Motor scooters ambled along through the square, coalescing together, moving apart, the haggard, swollen faces of the riders pointing towards the ground. These men had once stood on oil rigs as the black seas had raged below, or had once brought back thousands of tons of fish a year. They had smiled at the boys and girls on the beach, all the businesses booming, their arms thick, their hearts strong and glad.
They kept their faces down, now. They barely spoke to each other. Half of them could not remember who they were, not really.
Seagulls swooped from roof to roof. Middle-aged couples sat on benches, mostly silent. The air smelt of dust, salt, skin, tobacco. Beyond the anonymous, crackling buildings that encircled Market Square, a song played from tinny speakers. When music is that far off, when it thuds from the innards of some shitty pub, you can’t make out the words any more.
‘Czy Alexey wciąż leży w łóżku?’ a woman asked, shopping bags at her feet, her phone pressed against her cheek. ‘Powiedz mu, żeby wstał z łóżka. Musi iść do szkoły.’
Her conversation was quiet, but others noticed. Most didn’t look. One old woman did. It bothered her.
‘OK, ja ciebie też kocham. Zrobię później klopsiki, dobrze?’
The Polish woman put the phone back in her pocket and briefly caught the gaze of the old stranger. She took her shopping bags and went over to TEA SARAH COFFEE (ROLLS).
‘Milk, two sugars,’ the Polish woman said, her English barely accented. She smiled as she took her tea, nodding in thanks. She picked up her shopping bags and left.
When she was gone, the old woman murmured to her partner, pained. They talked about votes.
The day continued. People came and went.
At 12.02 p.m., a police car came through the square, stopping at the corner of the car park. This was not that unusual. It would be unusual if you saw one in the night. They left the town to itself in the night.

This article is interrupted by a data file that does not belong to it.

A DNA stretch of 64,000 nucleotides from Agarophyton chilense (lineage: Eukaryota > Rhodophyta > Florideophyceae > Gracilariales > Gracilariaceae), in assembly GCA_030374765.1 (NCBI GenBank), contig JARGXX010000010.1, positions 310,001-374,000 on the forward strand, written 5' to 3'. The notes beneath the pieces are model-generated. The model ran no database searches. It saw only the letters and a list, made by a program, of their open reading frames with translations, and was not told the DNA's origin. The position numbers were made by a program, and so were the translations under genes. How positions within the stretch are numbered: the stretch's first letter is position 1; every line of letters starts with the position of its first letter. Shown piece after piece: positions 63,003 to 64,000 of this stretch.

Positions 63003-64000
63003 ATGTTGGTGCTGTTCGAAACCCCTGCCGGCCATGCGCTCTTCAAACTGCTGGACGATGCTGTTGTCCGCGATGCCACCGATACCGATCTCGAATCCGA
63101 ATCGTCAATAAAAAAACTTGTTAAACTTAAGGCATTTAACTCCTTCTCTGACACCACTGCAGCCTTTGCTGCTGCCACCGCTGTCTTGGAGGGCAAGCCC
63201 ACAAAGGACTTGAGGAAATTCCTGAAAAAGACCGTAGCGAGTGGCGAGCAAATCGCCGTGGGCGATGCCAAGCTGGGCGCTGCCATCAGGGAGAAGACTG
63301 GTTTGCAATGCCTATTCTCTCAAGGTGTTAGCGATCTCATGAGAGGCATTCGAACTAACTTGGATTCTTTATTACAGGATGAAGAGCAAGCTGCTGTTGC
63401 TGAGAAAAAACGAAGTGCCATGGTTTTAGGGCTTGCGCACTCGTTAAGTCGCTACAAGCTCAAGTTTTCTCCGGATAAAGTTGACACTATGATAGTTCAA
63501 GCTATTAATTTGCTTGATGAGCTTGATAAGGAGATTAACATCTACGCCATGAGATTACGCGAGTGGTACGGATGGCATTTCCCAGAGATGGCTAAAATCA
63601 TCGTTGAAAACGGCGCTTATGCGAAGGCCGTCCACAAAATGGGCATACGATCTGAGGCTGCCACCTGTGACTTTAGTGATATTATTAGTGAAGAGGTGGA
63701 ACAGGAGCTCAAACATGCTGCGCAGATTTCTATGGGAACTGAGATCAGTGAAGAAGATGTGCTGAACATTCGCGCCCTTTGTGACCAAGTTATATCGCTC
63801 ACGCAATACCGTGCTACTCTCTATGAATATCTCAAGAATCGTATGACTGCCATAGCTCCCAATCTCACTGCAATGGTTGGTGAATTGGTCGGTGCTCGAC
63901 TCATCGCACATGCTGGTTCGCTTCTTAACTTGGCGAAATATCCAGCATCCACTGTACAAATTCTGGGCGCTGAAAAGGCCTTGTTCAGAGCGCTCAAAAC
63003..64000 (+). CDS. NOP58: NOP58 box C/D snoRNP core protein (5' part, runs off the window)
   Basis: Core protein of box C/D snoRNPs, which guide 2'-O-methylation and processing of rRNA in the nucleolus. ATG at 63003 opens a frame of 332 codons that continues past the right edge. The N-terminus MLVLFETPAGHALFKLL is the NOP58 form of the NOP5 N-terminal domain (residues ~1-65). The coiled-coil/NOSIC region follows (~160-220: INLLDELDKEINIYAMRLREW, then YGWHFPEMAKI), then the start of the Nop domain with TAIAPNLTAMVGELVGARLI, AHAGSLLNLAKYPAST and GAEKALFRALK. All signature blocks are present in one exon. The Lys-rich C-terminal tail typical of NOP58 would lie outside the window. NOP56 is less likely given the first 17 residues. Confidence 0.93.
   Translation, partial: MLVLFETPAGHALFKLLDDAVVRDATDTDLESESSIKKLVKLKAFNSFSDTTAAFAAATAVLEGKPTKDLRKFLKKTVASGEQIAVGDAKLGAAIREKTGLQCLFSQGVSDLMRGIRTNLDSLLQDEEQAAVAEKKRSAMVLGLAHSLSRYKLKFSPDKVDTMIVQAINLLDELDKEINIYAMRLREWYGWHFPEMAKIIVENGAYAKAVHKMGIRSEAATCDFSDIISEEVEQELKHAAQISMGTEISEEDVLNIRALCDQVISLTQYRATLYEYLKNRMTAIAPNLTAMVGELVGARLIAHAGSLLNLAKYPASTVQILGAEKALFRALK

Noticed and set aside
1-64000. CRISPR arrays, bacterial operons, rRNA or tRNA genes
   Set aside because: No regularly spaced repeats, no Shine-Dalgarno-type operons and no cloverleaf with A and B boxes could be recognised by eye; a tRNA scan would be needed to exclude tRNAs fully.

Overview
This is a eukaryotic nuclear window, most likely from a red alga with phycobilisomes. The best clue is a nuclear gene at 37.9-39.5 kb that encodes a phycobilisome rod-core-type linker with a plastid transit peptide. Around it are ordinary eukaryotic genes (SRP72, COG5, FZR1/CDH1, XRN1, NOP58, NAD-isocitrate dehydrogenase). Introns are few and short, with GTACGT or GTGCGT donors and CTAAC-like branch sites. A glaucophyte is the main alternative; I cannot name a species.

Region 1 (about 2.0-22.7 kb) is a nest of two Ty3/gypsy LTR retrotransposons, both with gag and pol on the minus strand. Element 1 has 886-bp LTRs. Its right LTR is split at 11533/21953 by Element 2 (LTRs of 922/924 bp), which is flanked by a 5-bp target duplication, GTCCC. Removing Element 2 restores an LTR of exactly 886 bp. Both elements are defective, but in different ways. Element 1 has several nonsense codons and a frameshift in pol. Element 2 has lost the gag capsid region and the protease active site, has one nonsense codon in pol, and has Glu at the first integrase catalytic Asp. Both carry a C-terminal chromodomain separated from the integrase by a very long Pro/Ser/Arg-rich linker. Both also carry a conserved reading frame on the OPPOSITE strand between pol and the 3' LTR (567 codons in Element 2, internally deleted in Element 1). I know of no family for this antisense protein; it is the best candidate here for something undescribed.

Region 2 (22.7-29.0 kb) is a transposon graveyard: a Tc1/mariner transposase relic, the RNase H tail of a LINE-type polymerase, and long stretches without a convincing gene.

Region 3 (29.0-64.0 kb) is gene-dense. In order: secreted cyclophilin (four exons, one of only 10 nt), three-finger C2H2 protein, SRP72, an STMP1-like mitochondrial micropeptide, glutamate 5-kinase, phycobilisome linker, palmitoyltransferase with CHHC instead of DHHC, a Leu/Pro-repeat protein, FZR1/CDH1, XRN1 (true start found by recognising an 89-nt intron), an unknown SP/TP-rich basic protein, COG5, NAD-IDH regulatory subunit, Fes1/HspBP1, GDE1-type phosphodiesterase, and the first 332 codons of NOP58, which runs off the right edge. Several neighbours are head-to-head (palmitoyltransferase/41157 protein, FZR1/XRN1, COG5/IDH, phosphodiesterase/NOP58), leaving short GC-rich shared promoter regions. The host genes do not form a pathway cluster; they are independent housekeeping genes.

One of the policemen got out – it was the handsome older one; George, the old woman thought his name was – and he went over to the market tents. He disappeared for a bit. The metal letters above the arch – ILMARSH MARKET – they were grimy, they only shone when the sun was properly out.
Minutes later, George emerged and got back into his car. He drove off.
Over the next hour, people started talking.
The old woman knew something was different – people were gesturing to each other. She saw two motor scooters stopped, their owners deep in conversation.
Something had happened.
She said as much to her friend. ‘Something has happened, Derrick.’
Her friend just nodded. It was unclear what he was thinking about.
She turned her head, twisting her body in awkward, dramatic motions that had come to her with age. She looked a little scared, a little delighted. ‘Something has happened,’ she repeated.
Rain had been forecast for the day before, but it had never come.
It came now.
They hammered nails into tents around the horse heads, dividing them into three roughly distinct sites. They left their police cars closer this time.
Sixteen horses, Alec had said. And the tails – they’re all cut off . . . They’re in a pile . . .
The way the tails clung together, slightly wet within the growing rain. The way the eyes, even now, even after wind, still watched from the ground. And the spacing . . . the almost-but-not-quite circles they formed . . . it did not feel like a crime scene.
It felt like a wish.
No uniformed officers had been available that morning. Alec shouldn’t have been. He was a detective sergeant. He was CID. He was meant for more than this.
He had been having trouble sleeping.
Alec got on the phone as the head vet drove off.
The man had given him a name and a number, a referral for a specialist just a few hours away. Someone with forensic experience, apparently.
‘Might be worth it,’ Alec said to his superior. They’d only need her for a little while.
Earlier that day Alec had been laughed at for suggesting they plaster-cast the footprints found at the scene (‘You want some luminol with that, Poirot? How about we get COBRA on the phone and—’). Now, now the situation was different.
All these people, phoning into the station. Not just the owners of horses.
Something had happened. Something was happening. The day was cold and the wind blew and the rain was pouring.
‘OK,’ the inspector said, staring at a photo of the crime scene. Harry held the dark images in his hands, saw the captured tails up close, the clotted blood. He saw the white bone. ‘OK . . . I’ll make a call.’